Guest blogger Ebony Taylor
“I waited patiently for the Lord; and he inclined unto me and heard my cry.” Psalm 40:1
“But they who wait for the Lord shall renew their strength; they shall mount up with wings like eagles; they shall run and not be weary; they shall walk and not faint.” Isaiah 40:31
I hate waiting. I have been told it’s because I am from the generation of instant gratification. I don’t like waiting for an iced coffee at Dunkin Donuts or for the bus to come to my apartment complex. I don’t want to wait with shampoo in my hair for the five minutes the directions instruct, and I don’t want to sit at a red light on the way to the grocery store. As far as I’m concerned every time I have to wait I am being tortured. So when my roommate is running late, and I have to sit around and wait for her, I’m angry. And when the bus takes too long to pick me up, I trek my way across campus on foot because it’s “good exercise.” Patience is not my strong suit.
For me, waiting is a series of breathing exercises channeled at keeping me from snapping. When it comes to God, my prayers are often accompanied by unspoken deadlines. A constant concern that He will be late floats in the back of my mind, souring the experience of speaking to the father. It causes me to doubt his promises and question his goodness. A lack of patience compromises my peace.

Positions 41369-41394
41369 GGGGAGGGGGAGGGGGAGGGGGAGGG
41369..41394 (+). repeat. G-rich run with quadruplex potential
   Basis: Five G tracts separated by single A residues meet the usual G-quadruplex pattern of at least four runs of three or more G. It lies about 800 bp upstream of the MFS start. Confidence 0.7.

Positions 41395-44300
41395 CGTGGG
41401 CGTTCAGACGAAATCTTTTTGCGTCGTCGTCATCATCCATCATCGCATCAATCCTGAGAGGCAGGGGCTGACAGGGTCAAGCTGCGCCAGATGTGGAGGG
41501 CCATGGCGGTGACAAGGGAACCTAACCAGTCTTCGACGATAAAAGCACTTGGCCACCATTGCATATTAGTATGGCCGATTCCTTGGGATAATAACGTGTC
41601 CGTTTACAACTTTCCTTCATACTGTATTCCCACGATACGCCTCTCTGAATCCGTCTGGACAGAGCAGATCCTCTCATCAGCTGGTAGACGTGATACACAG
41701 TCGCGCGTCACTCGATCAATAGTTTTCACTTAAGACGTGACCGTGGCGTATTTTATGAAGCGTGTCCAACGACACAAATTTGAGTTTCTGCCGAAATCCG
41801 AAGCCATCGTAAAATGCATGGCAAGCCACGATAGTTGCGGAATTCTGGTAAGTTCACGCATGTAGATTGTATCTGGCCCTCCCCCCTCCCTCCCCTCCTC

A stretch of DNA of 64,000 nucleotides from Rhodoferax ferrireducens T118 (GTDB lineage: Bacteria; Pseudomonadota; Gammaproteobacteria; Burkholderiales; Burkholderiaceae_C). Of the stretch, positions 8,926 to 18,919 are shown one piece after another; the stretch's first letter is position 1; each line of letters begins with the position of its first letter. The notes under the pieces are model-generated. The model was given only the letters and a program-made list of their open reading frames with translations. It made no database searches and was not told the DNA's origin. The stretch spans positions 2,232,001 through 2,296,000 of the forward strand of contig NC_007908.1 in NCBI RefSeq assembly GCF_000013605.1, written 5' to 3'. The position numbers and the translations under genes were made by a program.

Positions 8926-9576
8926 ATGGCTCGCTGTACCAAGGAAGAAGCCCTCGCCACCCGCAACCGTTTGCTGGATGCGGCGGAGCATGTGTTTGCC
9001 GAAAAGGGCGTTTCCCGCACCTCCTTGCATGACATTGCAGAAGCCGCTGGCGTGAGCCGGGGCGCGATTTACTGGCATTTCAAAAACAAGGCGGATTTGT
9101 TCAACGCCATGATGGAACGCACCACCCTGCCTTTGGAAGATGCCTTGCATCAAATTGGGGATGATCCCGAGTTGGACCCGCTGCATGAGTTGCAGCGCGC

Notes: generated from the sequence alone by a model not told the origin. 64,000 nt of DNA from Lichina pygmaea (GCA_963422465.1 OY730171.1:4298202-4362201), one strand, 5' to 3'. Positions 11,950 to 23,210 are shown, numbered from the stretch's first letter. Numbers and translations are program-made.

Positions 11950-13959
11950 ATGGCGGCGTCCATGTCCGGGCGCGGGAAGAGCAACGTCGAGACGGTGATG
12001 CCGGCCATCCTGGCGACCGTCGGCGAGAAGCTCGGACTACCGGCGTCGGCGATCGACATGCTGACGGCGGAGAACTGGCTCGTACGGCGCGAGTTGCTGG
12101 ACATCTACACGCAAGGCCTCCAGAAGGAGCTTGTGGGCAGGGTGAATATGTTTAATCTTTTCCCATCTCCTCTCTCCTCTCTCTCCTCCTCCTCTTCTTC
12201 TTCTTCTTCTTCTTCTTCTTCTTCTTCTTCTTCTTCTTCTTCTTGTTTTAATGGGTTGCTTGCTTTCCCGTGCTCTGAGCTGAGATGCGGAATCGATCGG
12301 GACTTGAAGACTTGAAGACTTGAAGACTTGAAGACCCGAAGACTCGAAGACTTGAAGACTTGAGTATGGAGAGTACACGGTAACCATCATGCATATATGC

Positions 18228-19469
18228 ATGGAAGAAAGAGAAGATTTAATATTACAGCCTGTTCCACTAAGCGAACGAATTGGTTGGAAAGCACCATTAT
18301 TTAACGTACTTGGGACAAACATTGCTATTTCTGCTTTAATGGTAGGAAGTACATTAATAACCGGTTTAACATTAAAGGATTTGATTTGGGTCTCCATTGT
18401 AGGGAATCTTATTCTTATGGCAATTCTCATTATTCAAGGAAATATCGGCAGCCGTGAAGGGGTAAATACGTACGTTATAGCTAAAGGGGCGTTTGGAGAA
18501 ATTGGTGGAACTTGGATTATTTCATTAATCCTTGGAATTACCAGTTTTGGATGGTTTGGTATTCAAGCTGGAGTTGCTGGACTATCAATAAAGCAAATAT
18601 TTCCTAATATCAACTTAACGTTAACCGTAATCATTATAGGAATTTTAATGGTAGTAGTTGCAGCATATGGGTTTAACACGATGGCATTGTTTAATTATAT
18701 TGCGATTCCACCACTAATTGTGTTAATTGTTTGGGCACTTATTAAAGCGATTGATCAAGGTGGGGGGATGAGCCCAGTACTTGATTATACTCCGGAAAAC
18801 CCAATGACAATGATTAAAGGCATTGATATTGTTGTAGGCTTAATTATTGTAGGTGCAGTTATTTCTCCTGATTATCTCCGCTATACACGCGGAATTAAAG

Biblical patience doesn’t look like my waiting. Patience is the act of enduring with an expectant spirit. It is placing hope in God when it seems he has yet to fulfill his promises. Patience is an act of true reliance on the sovereignty of God and the hope that is found in his son Jesus Christ. Oftentimes, patience is tied to suffering. In Isaiah 40, the Israelites are in Babylon waiting to see what God has in store for them. In this situation, the people are called to patience.
Many times our struggles will not be to a level where we feel the need to practice true biblical patience. After all, there is another Dunkin Donuts five minutes down the road. Other times, placing our hope in God and believing that he will deliver us might be the only thing that keeps us going. But practicing patience is beneficial regardless of what is at stake. Our patience has a bearing on our joy, our peace, and so much more.
Pray to trust God. When we rely on him it makes the enduring easier. Practice thankfulness. It makes a difference when you’re getting annoyed. Let this be a week of expectancy for what Christ has in store for us.